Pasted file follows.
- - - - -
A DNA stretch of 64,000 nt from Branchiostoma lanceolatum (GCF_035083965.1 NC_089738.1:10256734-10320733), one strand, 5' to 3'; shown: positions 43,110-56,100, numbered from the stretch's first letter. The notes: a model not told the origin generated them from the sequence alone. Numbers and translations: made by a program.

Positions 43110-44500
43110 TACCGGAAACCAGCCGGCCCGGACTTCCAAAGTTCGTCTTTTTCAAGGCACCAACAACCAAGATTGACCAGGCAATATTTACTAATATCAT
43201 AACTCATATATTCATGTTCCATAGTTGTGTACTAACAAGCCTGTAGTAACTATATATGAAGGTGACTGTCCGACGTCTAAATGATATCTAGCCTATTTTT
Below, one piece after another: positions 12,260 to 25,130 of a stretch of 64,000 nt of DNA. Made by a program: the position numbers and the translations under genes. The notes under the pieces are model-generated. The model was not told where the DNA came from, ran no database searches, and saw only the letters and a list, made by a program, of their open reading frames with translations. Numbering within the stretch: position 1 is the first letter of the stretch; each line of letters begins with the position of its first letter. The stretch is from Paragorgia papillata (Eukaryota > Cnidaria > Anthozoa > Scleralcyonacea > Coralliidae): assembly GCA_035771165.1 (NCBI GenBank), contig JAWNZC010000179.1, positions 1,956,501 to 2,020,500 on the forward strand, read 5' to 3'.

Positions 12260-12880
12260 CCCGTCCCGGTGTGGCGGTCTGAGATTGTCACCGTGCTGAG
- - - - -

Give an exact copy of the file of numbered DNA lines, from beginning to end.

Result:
A DNA stretch of 64,000 nt from Branchiostoma lanceolatum (GCF_035083965.1 NC_089738.1:10256734-10320733), one strand, 5' to 3'; shown: positions 43,110-56,100, numbered from the stretch's first letter. The notes: a model not told the origin generated them from the sequence alone. Numbers and translations: made by a program.

Positions 43110-44500
43110 TACCGGAAACCAGCCGGCCCGGACTTCCAAAGTTCGTCTTTTTCAAGGCACCAACAACCAAGATTGACCAGGCAATATTTACTAATATCAT
43201 AACTCATATATTCATGTTCCATAGTTGTGTACTAACAAGCCTGTAGTAACTATATATGAAGGTGACTGTCCGACGTCTAAATGATATCTAGCCTATTTTT
Below, one piece after another: positions 12,260 to 25,130 of a stretch of 64,000 nt of DNA. Made by a program: the position numbers and the translations under genes. The notes under the pieces are model-generated. The model was not told where the DNA came from, ran no database searches, and saw only the letters and a list, made by a program, of their open reading frames with translations. Numbering within the stretch: position 1 is the first letter of the stretch; each line of letters begins with the position of its first letter. The stretch is from Paragorgia papillata (Eukaryota > Cnidaria > Anthozoa > Scleralcyonacea > Coralliidae): assembly GCA_035771165.1 (NCBI GenBank), contig JAWNZC010000179.1, positions 1,956,501 to 2,020,500 on the forward strand, read 5' to 3'.

Positions 12260-12880
12260 CCCGTCCCGGTGTGGCGGTCTGAGATTGTCACCGTGCTGAG